Infrastructure in Rhode Island

Rhode Island Infrastructure Overview

While the nation’s infrastructure earned a “D+” in the 2017 Infrastructure Report Card, Rhode Island faces infrastructure challenges of its own. For example, driving on roads in need of repair in Rhode Island costs each driver $810 per year, and 24.9% of bridges are rated structurally deficient. Drinking water needs in Rhode Island are an estimated $148.2 million, and wastewater needs total $1.92 billion. 96 dams are considered to be high-hazard potential. The state’s schools have an estimated capital expenditure gap of $241 million. This deteriorating infrastructure impedes Rhode Island’s ability to compete in an increasingly global marketplace. Success in a 21st century economy requires serious, sustained leadership on infrastructure investment at all levels of government. Delaying these investments only escalates the cost and risks of an aging infrastructure system, an option that the country, Rhode Island, and families can no longer afford.

Key Facts about Rhode Island's Infrastructure

Aviation

6 public-use airports

Bridges

181 (23.26%) of the 778 bridges are structurally deficient

Dams

96 high hazard dams

Dams with EAPS

26% of the state regulated dams have an Emergency Action Plan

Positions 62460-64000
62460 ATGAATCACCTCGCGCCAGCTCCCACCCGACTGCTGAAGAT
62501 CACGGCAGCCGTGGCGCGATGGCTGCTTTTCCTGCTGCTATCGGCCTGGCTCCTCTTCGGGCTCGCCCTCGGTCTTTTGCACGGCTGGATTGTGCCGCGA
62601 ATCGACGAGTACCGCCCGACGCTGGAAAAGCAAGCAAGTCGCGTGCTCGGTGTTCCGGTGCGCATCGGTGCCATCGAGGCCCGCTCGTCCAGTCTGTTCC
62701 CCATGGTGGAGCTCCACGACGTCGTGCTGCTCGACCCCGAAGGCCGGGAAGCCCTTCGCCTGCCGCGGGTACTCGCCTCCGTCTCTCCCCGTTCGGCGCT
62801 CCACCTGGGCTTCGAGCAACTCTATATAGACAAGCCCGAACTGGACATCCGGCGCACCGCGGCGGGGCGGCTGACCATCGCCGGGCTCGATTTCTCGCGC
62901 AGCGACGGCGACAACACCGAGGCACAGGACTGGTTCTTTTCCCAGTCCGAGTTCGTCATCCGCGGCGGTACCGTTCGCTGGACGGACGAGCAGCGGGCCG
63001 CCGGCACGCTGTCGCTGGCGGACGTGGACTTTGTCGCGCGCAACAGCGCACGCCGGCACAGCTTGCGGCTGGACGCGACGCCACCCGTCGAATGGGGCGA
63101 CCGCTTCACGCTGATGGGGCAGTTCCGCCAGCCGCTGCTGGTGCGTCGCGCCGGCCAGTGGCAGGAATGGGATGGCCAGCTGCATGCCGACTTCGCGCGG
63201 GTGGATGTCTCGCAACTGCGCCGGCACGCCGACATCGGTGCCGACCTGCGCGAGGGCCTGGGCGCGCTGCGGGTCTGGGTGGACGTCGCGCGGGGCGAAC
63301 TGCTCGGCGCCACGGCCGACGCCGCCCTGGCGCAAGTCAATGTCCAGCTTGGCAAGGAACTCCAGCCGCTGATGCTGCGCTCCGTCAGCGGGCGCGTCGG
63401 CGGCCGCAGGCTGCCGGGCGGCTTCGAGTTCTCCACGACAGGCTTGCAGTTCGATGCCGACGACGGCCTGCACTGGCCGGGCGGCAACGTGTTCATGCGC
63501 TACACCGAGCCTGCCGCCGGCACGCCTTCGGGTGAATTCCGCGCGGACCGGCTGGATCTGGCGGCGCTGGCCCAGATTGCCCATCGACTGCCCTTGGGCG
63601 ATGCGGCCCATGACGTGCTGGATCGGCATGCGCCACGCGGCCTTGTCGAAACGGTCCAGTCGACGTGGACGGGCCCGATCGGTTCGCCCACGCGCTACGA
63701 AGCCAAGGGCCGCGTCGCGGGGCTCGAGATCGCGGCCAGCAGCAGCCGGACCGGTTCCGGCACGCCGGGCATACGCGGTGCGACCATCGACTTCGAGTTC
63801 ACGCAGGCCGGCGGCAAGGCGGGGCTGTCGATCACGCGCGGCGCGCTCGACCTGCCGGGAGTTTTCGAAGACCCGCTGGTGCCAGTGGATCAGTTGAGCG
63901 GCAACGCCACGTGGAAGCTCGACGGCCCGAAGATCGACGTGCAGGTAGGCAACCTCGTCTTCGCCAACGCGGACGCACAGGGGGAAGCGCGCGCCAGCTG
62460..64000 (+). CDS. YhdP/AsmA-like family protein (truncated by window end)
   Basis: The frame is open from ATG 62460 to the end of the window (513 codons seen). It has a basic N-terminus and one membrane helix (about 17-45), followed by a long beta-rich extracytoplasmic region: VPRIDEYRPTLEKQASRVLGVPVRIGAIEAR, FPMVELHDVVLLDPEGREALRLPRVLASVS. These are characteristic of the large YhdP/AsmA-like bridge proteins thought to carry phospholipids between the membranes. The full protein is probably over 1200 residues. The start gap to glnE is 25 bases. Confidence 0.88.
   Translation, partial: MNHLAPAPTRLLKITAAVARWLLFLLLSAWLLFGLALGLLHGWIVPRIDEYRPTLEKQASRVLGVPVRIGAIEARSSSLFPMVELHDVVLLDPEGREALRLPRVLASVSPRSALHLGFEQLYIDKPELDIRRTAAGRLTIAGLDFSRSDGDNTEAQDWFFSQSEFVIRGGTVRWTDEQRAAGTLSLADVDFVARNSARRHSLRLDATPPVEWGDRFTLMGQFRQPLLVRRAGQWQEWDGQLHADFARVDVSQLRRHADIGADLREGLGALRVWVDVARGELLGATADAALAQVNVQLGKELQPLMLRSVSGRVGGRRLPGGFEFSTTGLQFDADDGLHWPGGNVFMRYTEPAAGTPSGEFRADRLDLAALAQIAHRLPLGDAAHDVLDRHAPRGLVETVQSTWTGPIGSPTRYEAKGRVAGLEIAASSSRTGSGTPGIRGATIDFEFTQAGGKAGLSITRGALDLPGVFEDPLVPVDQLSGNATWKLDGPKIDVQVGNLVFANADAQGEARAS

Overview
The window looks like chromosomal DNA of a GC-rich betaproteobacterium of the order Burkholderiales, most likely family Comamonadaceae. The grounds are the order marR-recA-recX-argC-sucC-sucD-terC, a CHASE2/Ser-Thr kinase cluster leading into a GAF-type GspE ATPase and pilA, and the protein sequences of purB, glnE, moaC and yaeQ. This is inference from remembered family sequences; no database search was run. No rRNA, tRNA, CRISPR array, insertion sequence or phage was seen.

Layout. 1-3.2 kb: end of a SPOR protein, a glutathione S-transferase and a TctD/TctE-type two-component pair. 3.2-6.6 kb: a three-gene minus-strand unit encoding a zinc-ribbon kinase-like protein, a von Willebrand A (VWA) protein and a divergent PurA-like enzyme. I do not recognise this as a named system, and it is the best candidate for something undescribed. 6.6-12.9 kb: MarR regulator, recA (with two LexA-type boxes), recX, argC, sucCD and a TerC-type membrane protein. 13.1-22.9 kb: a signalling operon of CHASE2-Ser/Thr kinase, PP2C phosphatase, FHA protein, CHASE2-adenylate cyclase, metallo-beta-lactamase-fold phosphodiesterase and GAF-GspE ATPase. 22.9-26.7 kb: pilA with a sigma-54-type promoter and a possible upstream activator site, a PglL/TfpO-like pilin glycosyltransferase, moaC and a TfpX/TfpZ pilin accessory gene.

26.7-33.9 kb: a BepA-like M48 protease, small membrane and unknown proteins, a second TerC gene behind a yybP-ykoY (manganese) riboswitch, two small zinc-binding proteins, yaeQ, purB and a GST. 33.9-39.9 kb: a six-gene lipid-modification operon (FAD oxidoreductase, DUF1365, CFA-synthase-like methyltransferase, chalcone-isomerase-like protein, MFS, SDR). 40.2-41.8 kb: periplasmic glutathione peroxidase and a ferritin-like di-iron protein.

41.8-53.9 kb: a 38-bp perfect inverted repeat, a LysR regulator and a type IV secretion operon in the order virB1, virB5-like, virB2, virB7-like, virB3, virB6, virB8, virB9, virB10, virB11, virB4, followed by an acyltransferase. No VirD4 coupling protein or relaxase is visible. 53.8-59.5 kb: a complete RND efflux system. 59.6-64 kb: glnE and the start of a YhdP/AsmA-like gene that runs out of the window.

Drinking Water

$3.7 billion in drinking water infrastructure needs over the next 20 years

Hazardous Waste

12 sites on the National Priorities List

Inland Waterways

40 miles of inland waterways, ranking it 39th

Levees

4 miles of levees

Ports

8.8 million short tons of cargo in 2012, ranking it 36th nationally

Public Parks

$4.72 million of unmet needs for its parks system

Rail

58 miles of freight railroads across the state, ranking 49th nationally

Road Costs

$823 per motorist per year in costs from driving on roads in need of repair

Roads

6,027 miles of Public Roads, with 52% in poor condition

Schools

$241 million gap in estimated school capital expenditures

Transit

16,645,751 annual unlinked passenger trips via transit systems including bus, transit, and commuter trains

Wastewater

$1.92 billion in wastewater infrastructure needs over the next 20 years

Key Solutions

Our nation’s infrastructure problems are solvable if we have leadership and commit to making good ideas a reality. Raising the grades on our infrastructure will require that we seek and adopt a wide range of solutions.
Investment

We can no longer afford to defer investment in our nation’s critical infrastructure systems.

Leadership & Planning

Smart investment will only be possible with leadership, planning, and a clear vision for our nation’s infrastructure.

Preparing for the Future

We have to utilize new approaches, materials, and technologies to ensure our infrastructure is more resilient.

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